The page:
The Bathers (1897; Punaauia, French Polynesia) by Paul Gauguin

The Bathers - Paul Gauguin - 1897; Punaauia, French Polynesia

Artwork Information

TitleThe Bathers
ArtistPaul Gauguin
Date1897; Punaauia, French Polynesia
Dimensions60.4 x 93.4 cm
Art MovementCloisonnism

About The Bathers

“The Bathers” is an oil on canvas artwork by Paul Gauguin, completed in 1897 whilst he was in Punaauia, French Polynesia. The painting is a quintessential example of the Cloisonnism art movement, which is characterized by bold and flat forms separated by dark contours. Measuring 60.4 by 93.4 centimeters, this genre painting portrays a scene of bathers and is distinguished by its vivid use of color and stylized depiction of the figures.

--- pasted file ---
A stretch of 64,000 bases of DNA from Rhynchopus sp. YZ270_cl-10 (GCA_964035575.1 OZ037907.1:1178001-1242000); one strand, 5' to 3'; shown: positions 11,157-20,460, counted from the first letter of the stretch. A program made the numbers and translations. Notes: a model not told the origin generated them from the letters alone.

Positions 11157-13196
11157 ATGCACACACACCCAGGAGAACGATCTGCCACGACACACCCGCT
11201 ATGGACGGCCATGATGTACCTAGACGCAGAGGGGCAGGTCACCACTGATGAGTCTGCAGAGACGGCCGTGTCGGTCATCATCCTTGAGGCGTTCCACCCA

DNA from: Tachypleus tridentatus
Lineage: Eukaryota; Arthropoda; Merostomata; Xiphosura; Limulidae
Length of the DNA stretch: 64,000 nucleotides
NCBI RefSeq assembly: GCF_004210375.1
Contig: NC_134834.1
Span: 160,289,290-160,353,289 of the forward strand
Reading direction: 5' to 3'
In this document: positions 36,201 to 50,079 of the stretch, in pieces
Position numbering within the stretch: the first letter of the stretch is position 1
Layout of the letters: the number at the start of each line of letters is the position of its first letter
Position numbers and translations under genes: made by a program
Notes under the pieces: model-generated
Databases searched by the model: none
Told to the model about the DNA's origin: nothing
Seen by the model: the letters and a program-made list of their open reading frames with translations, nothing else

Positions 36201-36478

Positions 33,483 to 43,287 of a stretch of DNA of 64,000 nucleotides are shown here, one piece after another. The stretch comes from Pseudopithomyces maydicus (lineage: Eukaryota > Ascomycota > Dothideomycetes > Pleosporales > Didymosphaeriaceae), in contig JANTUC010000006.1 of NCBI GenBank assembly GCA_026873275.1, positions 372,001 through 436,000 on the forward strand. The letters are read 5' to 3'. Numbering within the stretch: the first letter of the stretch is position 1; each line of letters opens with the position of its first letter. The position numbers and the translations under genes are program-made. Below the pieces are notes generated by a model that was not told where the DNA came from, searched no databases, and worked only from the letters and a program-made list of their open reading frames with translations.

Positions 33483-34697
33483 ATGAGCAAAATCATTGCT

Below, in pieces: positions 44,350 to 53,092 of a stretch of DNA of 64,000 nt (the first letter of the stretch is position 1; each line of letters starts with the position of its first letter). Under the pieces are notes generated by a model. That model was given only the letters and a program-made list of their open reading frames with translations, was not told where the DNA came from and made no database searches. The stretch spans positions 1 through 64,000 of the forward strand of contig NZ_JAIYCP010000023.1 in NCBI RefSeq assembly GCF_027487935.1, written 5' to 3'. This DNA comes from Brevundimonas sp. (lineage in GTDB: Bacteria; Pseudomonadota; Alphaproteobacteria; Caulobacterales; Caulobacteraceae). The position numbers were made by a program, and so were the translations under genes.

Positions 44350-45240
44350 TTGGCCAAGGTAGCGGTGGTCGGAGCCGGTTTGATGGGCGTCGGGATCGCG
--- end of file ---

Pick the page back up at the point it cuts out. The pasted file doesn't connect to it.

The artwork presents a tropical landscape suffused with a vibrant, predominantly red and orange palette that evokes the warmth of the setting. There are several figures within the scene, some rendered with detail, while others are more abstracted. The figures appear to engage in various activities associated with bathing and leisure, in a natural and lush environment.

The composition features bathers in different states of dress, with some standing and others crouched or seated, possibly resting or performing daily rituals. One figure stands out prominently on the right, depicted nude and in a vertical stance, which provides a strong visual counterpoint to the horizontal and seated figures throughout.

Foreground details like a reclining figure and scattered items on the ground suggest a casual, yet intimate and serene moment. The artwork’s flat planes of color and outlined forms are distinctive of Gauguin’s style during this period, which often sought to capture the essence of the subjects and the spirituality he perceived in the life of indigenous peoples, rather than adhere to the realistic portrayal of the European tradition.

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